dead whale, the otherwise miscellaneously carnivorous shark will
seldom touch a man.

Nevertheless, it may well be believed that since they have
such a ravenous finger in the pie, it is deemed but wise to look
sharp to them. Accordingly, besides the monkey-rope, with
which I now and then jerked the poor fellow from too close a
vicinity to the maw of what seemed a peculiarly ferocious
shark—he was provided with still another protection.
Suspended over the side in one of the stages, Tashtego and
Daggoo continually flourished over his head a couple of keen


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whale-spades, wherewith they slaughtered as many sharks as
they could reach. This procedure of theirs, to be sure, was
very disinterested and benevolent of them. They meant Queequeg's
best happiness, I admit; but in their hasty zeal to befriend
him, and from the circumstance that both he and the
sharks were at times half hidden by the blood-mudded water,
those indiscreet spades of theirs would come nearer amputating
a leg than a tail. But poor Queequeg, I suppose, straining and
gasping there with that great iron hook—poor Queequeg, I
suppose, only prayed to his Yojo, and gave up his life into the
hands of his gods.

Well, well, my dear comrade and twin-brother, thought I, as
I drew in and then slacked off the rope to every swell of the
sea—what matters it, after all? Are you not the precious
image of each and all of us men in this whaling world? That
unsounded ocean you gasp in, is Life; those sharks, your foes;
those spades, your friends; and what between sharks and
spades you are in a sad pickle and peril, poor lad.

But courage! there is good cheer in store for you, Queequeg.
For now, as with blue lips and bloodshot eyes the exhausted
savage at last climbs up the chains and stands all dripping and
involuntarily trembling over the side; the steward advances,
and with a benevolent, consolatory glance hands him—what?
Some hot Cogniac? No! hands him, ye gods! hands him a
cup of tepid ginger and water!

“Ginger? Do I smell ginger?” suspiciously asked Stubb,
coming near. “Yes, this must be ginger,” peering into the as
yet untasted cup. Then standing as if incredulous for a while,
he calmly walked towards the astonished steward slowly saying,
“Ginger? ginger? and will you have the goodness to tell
me, Mr. Dough-Boy, where lies the virtue of ginger? Ginger!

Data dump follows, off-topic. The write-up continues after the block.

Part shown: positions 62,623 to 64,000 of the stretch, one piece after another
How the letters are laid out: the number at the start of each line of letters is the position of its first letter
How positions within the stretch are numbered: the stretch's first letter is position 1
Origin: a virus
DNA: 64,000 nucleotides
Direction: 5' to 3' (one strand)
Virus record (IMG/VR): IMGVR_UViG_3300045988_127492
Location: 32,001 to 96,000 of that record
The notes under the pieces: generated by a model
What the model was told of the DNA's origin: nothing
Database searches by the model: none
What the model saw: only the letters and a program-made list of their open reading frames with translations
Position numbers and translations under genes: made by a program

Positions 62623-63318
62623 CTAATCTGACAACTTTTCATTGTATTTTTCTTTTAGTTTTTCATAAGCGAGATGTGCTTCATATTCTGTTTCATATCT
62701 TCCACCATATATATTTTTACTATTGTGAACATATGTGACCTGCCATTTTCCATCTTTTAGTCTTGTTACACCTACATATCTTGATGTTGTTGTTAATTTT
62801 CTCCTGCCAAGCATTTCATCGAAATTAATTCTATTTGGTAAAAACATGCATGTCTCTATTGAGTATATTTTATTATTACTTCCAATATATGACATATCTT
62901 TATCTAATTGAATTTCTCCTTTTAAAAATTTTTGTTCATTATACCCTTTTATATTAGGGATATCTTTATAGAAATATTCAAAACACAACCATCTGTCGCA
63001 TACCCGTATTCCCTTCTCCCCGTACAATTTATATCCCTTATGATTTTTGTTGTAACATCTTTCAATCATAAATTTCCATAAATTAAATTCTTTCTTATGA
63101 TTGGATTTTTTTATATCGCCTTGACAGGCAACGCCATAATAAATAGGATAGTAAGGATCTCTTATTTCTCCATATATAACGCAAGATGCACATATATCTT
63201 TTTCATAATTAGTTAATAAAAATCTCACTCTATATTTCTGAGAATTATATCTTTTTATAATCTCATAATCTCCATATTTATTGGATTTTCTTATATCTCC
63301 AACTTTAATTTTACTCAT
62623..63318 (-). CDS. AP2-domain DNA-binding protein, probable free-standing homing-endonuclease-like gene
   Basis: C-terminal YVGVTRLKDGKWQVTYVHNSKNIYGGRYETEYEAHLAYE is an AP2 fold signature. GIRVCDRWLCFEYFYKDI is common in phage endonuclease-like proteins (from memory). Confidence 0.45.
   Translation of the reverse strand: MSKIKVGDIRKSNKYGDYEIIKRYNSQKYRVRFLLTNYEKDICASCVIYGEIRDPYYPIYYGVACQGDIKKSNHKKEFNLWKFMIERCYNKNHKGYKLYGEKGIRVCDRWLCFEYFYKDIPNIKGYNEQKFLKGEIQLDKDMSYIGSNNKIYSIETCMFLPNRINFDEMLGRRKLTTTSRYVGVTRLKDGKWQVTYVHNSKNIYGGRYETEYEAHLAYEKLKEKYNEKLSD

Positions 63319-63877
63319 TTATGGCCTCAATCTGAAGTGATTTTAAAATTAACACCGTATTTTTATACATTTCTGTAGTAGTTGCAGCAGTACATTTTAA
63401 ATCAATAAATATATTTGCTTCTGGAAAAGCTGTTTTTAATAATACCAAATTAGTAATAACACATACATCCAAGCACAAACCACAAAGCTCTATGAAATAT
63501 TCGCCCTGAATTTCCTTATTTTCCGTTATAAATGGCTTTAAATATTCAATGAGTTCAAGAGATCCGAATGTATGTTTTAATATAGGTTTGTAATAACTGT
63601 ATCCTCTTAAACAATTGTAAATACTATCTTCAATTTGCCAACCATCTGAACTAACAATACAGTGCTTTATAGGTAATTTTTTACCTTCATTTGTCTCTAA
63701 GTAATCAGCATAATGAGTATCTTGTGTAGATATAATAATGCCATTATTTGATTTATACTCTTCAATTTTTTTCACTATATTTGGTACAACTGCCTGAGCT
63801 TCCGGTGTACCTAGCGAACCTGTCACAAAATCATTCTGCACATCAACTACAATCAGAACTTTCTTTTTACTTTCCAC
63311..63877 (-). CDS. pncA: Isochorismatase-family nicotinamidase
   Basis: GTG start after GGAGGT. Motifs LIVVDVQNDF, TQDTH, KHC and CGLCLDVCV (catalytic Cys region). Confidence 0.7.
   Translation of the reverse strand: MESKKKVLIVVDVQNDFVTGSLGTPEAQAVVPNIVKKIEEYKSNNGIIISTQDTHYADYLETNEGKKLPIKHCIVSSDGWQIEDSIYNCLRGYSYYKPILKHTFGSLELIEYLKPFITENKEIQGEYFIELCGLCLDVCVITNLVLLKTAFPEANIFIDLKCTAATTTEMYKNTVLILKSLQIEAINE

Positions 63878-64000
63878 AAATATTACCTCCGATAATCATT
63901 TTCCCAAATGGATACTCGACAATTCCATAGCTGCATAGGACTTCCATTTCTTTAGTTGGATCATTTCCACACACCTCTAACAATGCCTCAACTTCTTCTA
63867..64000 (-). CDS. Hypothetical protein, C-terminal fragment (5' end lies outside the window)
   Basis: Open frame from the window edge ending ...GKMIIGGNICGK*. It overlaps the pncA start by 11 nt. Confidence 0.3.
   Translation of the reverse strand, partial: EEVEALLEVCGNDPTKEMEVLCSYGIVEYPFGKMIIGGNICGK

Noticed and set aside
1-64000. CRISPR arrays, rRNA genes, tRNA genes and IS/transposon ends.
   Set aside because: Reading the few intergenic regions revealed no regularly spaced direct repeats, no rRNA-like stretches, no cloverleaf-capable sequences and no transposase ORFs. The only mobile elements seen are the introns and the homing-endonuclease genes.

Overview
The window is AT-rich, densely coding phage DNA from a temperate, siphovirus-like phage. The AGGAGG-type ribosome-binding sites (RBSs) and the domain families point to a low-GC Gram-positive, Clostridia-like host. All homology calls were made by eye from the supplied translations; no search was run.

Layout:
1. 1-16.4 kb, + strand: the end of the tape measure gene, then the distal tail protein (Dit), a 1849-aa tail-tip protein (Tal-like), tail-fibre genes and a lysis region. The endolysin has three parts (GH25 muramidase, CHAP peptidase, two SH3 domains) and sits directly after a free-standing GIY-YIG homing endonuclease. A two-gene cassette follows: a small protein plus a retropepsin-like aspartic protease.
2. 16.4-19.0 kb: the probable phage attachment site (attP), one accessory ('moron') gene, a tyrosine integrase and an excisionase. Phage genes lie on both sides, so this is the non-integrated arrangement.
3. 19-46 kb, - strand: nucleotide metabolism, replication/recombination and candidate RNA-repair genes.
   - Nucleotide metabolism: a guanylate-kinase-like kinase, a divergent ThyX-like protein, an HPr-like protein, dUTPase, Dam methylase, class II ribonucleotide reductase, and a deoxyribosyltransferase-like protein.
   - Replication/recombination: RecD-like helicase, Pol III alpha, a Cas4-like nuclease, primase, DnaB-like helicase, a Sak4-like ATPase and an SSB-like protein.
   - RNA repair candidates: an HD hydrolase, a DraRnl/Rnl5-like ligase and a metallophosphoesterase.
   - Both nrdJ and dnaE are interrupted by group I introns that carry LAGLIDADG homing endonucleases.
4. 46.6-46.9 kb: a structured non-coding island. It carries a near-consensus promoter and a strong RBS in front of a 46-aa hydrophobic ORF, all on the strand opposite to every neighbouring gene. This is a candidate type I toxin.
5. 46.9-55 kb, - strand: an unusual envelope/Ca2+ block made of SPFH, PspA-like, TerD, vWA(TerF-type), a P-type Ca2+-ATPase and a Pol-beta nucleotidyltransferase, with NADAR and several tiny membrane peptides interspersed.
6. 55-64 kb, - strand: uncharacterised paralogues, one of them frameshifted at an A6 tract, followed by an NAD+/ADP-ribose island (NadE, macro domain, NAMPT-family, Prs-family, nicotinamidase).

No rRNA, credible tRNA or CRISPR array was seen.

is ginger the sort of fuel you use, Dough-Boy, to kindle a fire
in this shivering cannibal? Ginger!—what the devil is ginger?—sea-coal?—fire-wood?—lucifer


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the devil is ginger, I say, that you offer this
cup to our poor Queequeg here?”

“There is some sneaking Temperance Society movement
about this business,” he suddenly added, now approaching Starbuck,
who had just come from forward. “Will you look at
that kannakin, sir: smell of it, if you please.” Then watching
the mate's countenance, he added: “The steward, Mr.
Starbuck, had the face to offer that calomel and jalap to Queequeg,
there, this instant off the whale. Is the steward an
apothecary, sir? and may I ask whether this is the sort of bitters
by which he blows back the life into a half-drowned man?”

“I trust not,” said Starbuck, “it is poor stuff enough.”

“Aye, aye, steward,” cried Stubb, “we'll teach you to drug a
harpooneer; none of your apothecary's medicine here; you
want to poison us, do ye? You have got out insurances on our
lives and want to murder us all, and pocket the proceeds, do

“It was not me,” cried Dough-Boy, “it was Aunt Charity
that brought the ginger on board; and bade me never give the
harpooneers any spirits, but only this ginger-jub—so she called

“Ginger-jub! you gingerly rascal! take that! and run along
with ye to the lockers, and get something better. I hope I do
no wrong, Mr. Starbuck. It is the captain's orders—grog for
the harpooneer on a whale.”

“Enough,” replied Starbuck, “only don't hit him again,

“Oh, I never hurt when I hit, except when I hit a whale or
something of that sort; and this fellow's a weazel. What were
you about saying, sir?”

“Only this: go down with him, and get what thou wantest

When Stubb reappeared, he came with a dark flask in one
hand, and a sort of tea-caddy in the other. The first contained


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strong spirits, and was handed to Queequeg; the second was
Aunt Charity's gift, and that was freely given to the waves.


The monkey-rope is found in all whalers; but it was only in the
Pequod that the monkey and his holder were ever tied together. This
improvement upon the original usage was introduced by no less a man
than Stubb, in order to afford to the imperilled harpooneer the strongest
possible guarantee for the faithfulness and vigilance of his monkey-rope